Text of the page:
— This study addresses whether health claims (claims of health-promoting effects) of food products positively influence product price and consumer choices. In developed countries in recent years, health claims regarding food products have become attractive cues for consumers and promotion tools for food makers. However, in several developed countries including Japan, such forms of labeling are subject to government regulations and the public sector requires a costly and time-consuming certification process during product development. To address this problem, we surveyed 265 Japanese university students in a choice-based conjoint (CBC) experiment to determine the key factors that influence their consumer behavior and calculate whether such labeling increases a product’s value. We found that health claims affirmatively affect the purchase of functional food and that consumers’ marginal willingness to pay (WTP) for health claims is high. In addition, consumers rate country of origin highly when choosing a product; moreover, their WTP for foods of Japanese origin is high. We also found that health-conscious consumers tend to prefer smaller portions for functional food products. By identifying product characteristics that influence the consumption of functional food, our findings identify factors that are key to their successful introduction and marketing in Japan.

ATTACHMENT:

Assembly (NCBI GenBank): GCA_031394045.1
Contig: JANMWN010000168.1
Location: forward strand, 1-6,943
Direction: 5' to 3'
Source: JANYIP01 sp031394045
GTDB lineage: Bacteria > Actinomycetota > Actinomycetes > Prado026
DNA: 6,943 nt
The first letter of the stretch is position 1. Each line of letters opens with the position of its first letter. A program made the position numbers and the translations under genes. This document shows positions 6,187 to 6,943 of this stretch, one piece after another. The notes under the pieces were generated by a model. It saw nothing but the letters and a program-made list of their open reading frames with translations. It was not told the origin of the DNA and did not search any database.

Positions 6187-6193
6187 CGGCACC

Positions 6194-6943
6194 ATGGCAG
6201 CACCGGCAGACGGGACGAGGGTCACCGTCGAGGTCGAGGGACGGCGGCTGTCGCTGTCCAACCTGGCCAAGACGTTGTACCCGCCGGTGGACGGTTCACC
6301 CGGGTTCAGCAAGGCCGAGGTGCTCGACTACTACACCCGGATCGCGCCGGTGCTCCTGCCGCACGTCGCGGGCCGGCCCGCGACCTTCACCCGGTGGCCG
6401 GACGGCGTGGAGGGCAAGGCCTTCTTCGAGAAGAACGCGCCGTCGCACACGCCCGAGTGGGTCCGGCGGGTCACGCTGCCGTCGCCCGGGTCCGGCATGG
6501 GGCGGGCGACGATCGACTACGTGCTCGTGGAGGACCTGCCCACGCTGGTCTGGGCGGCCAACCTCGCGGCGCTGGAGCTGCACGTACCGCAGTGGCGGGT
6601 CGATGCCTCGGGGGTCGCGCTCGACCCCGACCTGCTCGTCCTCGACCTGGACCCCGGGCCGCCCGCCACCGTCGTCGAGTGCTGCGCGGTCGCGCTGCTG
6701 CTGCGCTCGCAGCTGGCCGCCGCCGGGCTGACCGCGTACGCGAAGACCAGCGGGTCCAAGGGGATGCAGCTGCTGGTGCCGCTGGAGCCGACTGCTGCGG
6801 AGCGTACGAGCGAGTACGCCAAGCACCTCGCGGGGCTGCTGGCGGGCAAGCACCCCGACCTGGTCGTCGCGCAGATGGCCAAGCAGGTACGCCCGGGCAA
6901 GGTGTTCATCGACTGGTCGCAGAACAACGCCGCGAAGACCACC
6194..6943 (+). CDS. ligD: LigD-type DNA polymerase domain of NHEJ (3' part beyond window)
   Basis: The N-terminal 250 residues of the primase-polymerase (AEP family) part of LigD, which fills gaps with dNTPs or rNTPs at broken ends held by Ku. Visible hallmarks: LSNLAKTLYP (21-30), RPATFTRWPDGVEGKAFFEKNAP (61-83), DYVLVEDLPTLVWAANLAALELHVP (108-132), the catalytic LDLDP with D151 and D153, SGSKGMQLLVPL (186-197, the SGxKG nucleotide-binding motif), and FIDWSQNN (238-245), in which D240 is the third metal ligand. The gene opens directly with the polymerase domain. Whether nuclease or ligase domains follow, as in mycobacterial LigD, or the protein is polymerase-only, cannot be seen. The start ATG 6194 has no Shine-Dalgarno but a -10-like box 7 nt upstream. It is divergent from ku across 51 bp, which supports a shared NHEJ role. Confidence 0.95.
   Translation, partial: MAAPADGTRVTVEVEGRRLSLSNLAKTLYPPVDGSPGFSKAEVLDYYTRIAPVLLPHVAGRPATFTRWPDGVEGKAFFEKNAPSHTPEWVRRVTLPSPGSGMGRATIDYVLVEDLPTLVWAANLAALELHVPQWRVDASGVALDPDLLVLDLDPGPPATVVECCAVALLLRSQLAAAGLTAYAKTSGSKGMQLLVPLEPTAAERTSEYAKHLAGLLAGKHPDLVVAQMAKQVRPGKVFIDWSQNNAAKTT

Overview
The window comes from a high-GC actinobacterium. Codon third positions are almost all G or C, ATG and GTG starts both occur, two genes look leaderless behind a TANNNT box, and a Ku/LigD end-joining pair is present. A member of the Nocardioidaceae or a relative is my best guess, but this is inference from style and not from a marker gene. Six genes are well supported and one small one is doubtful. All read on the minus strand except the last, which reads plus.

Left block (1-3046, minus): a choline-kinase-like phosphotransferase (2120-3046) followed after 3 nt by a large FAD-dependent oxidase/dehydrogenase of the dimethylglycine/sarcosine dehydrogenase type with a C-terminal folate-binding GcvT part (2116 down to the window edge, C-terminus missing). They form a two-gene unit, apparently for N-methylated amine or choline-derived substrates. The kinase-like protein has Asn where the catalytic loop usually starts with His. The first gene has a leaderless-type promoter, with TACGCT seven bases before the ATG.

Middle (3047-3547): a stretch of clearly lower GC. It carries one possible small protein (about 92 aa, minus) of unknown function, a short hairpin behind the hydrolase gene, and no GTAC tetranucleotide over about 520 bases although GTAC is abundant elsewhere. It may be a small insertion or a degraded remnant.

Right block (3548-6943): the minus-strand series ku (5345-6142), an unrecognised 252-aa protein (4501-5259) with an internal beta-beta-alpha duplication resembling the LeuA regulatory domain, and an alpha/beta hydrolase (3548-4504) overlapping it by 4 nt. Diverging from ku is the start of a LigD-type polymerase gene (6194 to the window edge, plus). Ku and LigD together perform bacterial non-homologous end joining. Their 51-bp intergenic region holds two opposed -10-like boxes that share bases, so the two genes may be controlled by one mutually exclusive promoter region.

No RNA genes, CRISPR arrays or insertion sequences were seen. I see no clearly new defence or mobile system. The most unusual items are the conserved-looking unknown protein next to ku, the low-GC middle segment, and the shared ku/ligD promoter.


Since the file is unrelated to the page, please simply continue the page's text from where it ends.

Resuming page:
— Conjoint analysis, consumer behavior, functional food, new product development, Japan, JEL codes: D12; M31; M37.
Mitsunori Hirogaki is with the Faculty of Economics, Kushiro Public University of Economics, Japan (tel: +85 37 5519; e-mail: email@example.com).
Cite: Mitsunori Hirogaki, " Estimating Consumers‘ Willingness to Pay for Health Food Claims: A Conjoint Analysis," International Journal of Innovation, Management and Technology vol. 4, no. 6, pp. 541-546, 2013.